I am satisfied.

Below is the recipe. If any of you are Southwest Baptist University alumni who ate and enjoyed Mellers Cafeteria poppy seed chicken back in the 1990s and early 2000s, you may want to try this.

Chicken Fricasee

From Grandma Kathy Nichols and “Granny D” Dorothy Weber

Revised by Sarah Nichols

4 lbs cut-up chicken or 4-6 boneless skinless chicken breasts

¼ cup chopped celery (I used a dash of celery salt)

¼ cup chopped onion (I used 1 shallot)

1 can cream of mushroom soup

¾ cup water (I also added about ¼ cup skim milk in order to produce more gravy)

Optional: 2 pimientos, chopped

Optional: poppy seed, about 3–4 dashes

  1. Cut chicken in serving pieces and rub pieces with seasoned flour (2/3 cup flour, 1 tsp salt, pepper). I put the seasoned flour in a small bowl and turned the breasts in the flour to coat.
  2. Brown in hot fat or oil in a pan big enough to hold all the chicken. I used olive oil. If you have a Dutch oven that can go both on the range and in the oven, use it. I don’t, so I used a sauté pan with a lid. This step took me approximately 10–12 minutes.
  3. Remove chicken. Cook celery and onion (or shallot) in fat/oil until golden.
  4. If you are using a Dutch oven, drain off excess fat.  Add pimientos, soup, and water and Stir lightly to blend. Add chicken.  If you are using a sauté pan for the browning step followed by a baking dish for the baking step, place the chicken in your baking dish, then add the browned celery and onions, soup, water and milk, and pimientos or poppy seeds.
  5. Cover the dish and bake in a preheated oven (300 degrees) until tender, about 1 ½–2 hours. Arrange on platter surrounding mound of hot fluffy rice.

Easy Chicken Enchiladas for Those of Us Who Don’t Like Mexican Food

Back when I was a young teen, I refused to eat anything that sounded even remotely Mexican. Then my granny served some chicken enchiladas that I was required to try out of politeness—and I liked them.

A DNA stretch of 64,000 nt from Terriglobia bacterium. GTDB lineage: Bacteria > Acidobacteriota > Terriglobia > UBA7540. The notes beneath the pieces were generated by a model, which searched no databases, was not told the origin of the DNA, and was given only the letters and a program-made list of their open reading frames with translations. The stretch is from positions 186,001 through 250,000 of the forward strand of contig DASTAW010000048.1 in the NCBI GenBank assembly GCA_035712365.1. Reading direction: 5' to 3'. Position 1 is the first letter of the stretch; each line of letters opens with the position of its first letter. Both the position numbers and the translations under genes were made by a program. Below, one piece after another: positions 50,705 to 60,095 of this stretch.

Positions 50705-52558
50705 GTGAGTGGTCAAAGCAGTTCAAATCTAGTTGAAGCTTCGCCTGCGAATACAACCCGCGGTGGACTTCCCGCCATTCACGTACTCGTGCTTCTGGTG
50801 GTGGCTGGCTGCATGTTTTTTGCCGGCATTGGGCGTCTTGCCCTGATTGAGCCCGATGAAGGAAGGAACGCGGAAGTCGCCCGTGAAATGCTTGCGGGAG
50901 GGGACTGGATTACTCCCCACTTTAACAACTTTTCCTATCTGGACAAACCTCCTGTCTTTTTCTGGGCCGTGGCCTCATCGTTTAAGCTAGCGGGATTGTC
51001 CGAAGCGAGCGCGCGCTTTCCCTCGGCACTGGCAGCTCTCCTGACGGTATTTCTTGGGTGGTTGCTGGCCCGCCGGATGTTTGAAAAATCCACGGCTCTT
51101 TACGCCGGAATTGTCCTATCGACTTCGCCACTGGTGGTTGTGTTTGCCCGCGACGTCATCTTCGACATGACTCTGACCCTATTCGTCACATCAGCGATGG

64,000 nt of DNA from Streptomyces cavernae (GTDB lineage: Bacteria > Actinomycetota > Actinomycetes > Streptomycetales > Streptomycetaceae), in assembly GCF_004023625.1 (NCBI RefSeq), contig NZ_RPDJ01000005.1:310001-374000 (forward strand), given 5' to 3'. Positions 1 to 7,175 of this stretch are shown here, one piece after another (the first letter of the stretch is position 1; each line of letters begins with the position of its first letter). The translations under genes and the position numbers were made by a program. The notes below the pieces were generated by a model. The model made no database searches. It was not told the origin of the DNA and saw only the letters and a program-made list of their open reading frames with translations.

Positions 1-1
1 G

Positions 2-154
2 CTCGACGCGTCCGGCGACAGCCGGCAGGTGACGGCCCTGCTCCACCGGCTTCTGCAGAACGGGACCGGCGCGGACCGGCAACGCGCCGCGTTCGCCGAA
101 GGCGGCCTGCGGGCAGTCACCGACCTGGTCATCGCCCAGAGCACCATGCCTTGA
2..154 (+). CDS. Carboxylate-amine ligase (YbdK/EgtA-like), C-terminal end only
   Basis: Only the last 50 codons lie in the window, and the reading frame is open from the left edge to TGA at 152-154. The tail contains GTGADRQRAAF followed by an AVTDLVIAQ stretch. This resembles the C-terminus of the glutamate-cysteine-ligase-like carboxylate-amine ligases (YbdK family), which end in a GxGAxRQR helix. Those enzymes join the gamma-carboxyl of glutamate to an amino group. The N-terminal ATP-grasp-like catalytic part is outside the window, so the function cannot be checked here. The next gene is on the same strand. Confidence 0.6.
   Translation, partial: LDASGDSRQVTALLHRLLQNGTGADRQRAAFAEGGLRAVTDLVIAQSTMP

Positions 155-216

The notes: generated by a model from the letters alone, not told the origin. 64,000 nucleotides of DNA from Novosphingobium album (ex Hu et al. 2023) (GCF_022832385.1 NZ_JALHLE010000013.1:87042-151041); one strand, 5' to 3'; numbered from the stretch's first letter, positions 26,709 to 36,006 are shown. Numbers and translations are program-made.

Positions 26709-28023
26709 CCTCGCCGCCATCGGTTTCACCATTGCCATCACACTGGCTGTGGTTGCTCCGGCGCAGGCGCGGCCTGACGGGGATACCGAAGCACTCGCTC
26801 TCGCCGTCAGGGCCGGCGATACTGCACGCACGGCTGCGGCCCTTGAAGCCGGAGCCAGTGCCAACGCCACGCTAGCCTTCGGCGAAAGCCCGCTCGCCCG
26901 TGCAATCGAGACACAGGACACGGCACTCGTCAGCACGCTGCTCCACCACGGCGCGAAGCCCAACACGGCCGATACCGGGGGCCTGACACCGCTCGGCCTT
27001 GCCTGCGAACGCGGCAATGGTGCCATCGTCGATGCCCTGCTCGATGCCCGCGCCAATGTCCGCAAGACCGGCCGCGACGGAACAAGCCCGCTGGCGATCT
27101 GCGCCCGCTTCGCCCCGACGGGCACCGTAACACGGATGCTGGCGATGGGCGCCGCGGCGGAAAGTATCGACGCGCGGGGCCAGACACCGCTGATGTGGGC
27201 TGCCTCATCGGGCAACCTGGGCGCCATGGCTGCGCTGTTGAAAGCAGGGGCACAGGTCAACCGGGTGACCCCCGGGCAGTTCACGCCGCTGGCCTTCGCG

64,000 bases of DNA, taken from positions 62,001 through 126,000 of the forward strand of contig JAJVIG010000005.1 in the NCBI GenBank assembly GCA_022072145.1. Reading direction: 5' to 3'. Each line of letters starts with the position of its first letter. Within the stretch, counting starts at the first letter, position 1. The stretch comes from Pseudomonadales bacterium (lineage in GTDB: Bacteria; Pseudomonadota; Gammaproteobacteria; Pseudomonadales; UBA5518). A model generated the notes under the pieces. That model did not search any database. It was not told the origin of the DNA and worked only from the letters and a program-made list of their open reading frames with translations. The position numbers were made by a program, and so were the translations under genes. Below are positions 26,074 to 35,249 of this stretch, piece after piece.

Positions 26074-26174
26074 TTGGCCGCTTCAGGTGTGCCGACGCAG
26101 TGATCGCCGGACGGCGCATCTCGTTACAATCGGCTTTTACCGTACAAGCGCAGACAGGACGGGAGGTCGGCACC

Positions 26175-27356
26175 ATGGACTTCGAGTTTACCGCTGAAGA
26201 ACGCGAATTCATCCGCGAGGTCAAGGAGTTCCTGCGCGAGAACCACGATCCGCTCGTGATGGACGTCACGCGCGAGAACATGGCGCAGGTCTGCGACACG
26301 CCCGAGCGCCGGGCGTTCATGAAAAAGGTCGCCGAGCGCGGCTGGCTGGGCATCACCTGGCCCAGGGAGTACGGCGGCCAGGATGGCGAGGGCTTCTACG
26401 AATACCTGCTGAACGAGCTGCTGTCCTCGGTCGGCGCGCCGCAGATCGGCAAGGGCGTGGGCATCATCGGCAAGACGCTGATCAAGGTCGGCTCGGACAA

Then again, I may not have been especially polite. It’s possible the conversation went something like this:

“I don’t like Mexican food.”

“But this isn’t like most Mexican food.”

“Still, I don’t like enchiladas.”

“You haven’t even tried them.”

“Why should I try something I know I don’t like?”

“You’ll eat the enchiladas if you want dessert!”

“Okay, okay, I’ll taste the enchilada.”

I hope the conversation didn’t go this way. But I’m sure I was thinking all of my side of the above conversation. And, today, I have versions of this conversation at every meal with my four-year-old.

Anyway, these enchiladas weren’t necessarily real Mexican enchiladas, but they involved tortillas and chicken and green chiles and onion and sour cream, and to my surprise, I liked them. And I stopped telling everyone that I hated all Mexican food.

This week I decided it was time to try making Granny’s chicken enchiladas myself, for my family, my parents-in-laws, and my brother-in-law at our regular Tuesday night dinner. I’d never tried to make the dish, and the recipe looked simple. And, even though I often don’t like sour cream, I remembered liking this dish a lot. Plus, I had a thrifty scheme to bake a chicken one night for dinner and use the leftover breast meat for chicken enchiladas the next night. Who doesn’t get a kick out of making really good use of leftovers?